|Residents have meals in a community canteen in Hefei, east China”s Anhui province. Combining market-oriented operation and public welfare, the canteen has benefited residents in the neighborhood. (People”s Daily Online/Zhang Hongjin)|
Many communities in China have set up canteens for residents in recent years. Small as they are, these canteens offering affordable meals have become a convenience for residents living nearby.
Zhao Meng, a white-collar worker in Longhua district, Shenzhen, south China’s Guangdong province, has lunch in a community canteen near the office building he works in almost every day.
“It’s cheap and convenient, and I can have time to take a nap in my office after lunch,” Zhao said.
A chicken and water spinach combo platter in the canteen for only 10 yuan ($1.53).
Community canteens differ from normal restaurants in service scenarios and operational logic, and aim to provide quality food at competitive prices, said Shangguan Xiayu, manager of the community canteen where Zhao frequently goes.
Just like ordering takeout food, community canteens could save residents from the chore of cooking. They could also give customers a public space to socialize with others, something missing in ordering takeouts.
“In community canteens, people can have meals and chat with neighbors, acquaintances in the neighborhood, as well as their colleagues and friends, which brings back memories of the past when neighbors often gathered and ate together in a yard,” said a retired professor surnamed Wang.
As a frequenter of community canteens himself, Wang not only meets old friends in the canteens, but has got new friends there.
As community canteens satisfy the dining needs of a considerable amount of residents, they have emerged as an important dining mode and been introduced to more and more neighborhoods.
This year, cities in China have formulated plans to renovate 39,000 old residential communities, many of which have listed building community canteens as a must for the renovation.
A survey conducted on over 2,000 residents in Jinsong North Community in Chaoyang district, Beijing, showed that the respondents considered setting up community canteens and dealing with residents’ need for more convenient food as the third most important issue among their dozens of requirements, said Chen Bo, secretary of Party committee of the community.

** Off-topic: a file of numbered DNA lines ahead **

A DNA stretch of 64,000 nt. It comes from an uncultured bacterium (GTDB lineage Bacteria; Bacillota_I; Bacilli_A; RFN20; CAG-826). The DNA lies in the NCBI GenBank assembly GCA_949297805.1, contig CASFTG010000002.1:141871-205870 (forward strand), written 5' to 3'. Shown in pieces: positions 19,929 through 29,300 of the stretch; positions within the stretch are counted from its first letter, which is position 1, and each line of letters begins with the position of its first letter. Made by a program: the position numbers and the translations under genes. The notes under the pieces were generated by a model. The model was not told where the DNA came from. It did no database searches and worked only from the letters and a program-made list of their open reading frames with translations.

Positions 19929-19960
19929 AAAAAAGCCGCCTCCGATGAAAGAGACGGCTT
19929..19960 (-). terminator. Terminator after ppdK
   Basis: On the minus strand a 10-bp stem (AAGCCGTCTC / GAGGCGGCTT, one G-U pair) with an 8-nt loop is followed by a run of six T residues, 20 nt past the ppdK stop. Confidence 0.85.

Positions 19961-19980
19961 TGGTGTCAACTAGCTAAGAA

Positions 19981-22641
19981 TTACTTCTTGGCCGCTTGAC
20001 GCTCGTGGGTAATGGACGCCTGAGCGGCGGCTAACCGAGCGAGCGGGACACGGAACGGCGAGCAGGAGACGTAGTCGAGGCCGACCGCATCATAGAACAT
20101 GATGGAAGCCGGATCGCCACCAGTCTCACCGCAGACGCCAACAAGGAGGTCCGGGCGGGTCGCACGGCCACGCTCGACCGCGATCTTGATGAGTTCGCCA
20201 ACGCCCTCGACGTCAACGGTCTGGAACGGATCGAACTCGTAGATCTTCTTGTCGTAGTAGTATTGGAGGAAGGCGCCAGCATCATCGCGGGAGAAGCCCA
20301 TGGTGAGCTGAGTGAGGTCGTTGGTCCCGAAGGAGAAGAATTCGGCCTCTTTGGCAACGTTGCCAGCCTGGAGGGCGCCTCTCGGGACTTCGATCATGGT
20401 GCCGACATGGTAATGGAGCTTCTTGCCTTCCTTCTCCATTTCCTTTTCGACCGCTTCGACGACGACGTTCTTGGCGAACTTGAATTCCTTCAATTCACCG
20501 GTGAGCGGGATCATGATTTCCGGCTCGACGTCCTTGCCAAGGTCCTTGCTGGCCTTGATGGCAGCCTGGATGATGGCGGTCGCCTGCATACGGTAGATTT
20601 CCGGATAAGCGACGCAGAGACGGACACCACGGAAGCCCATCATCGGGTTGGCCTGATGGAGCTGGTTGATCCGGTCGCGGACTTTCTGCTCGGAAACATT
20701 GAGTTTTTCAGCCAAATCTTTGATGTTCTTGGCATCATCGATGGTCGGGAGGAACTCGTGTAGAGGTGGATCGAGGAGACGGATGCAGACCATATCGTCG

According to Chen, 40 percent of the residents of Jinsong North Community are above the age of 60. Some of them need to take care of their grandchildren and have no time or strength to cook.
For the elderly who live alone, cooking is not only troublesome, but could also be dangerous.
Chen added that 37 percent of the residents are young people, who usually don’t have time to cook either, due to the pressure of work and the fast pace of life.
Community canteens are indeed a good choice for cheap and quality meals, he concluded.
Many residents believe that such canteens have also vitalized communities. Elderly residents are more willing to walk out of the door, thanks to the canteens.
Meanwhile, community canteens have helped cut the living expenses for residents and enabled family members to have more time to better communicate with each other.
As community canteens aim to provide quality food at relatively low prices, they tend not to break even on their own in the early days of their operation, which makes it necessary to seek support from government departments, communities and enterprises.
Many cities have rolled out policies to provide financial support for community canteens, such as operation subsidies and rent reduction or exemption.
Some cities have allowed canteen operators to use public space in communities for free to ease their burden.
While operations are brought on track and gaining increasing popularity, many community canteens have gradually made small profits and realized sustainable business models based on sound commercial logic of their own.
The development of community canteens requires both the assistance of government departments and more scientific and efficient operation based on the market competition, said Cai Zhibing, an associate professor of economics at the National Academy of Governance.
Only in this way can it be possible to guarantee the high-quality, efficient and long-term operation of community canteens, Cai noted.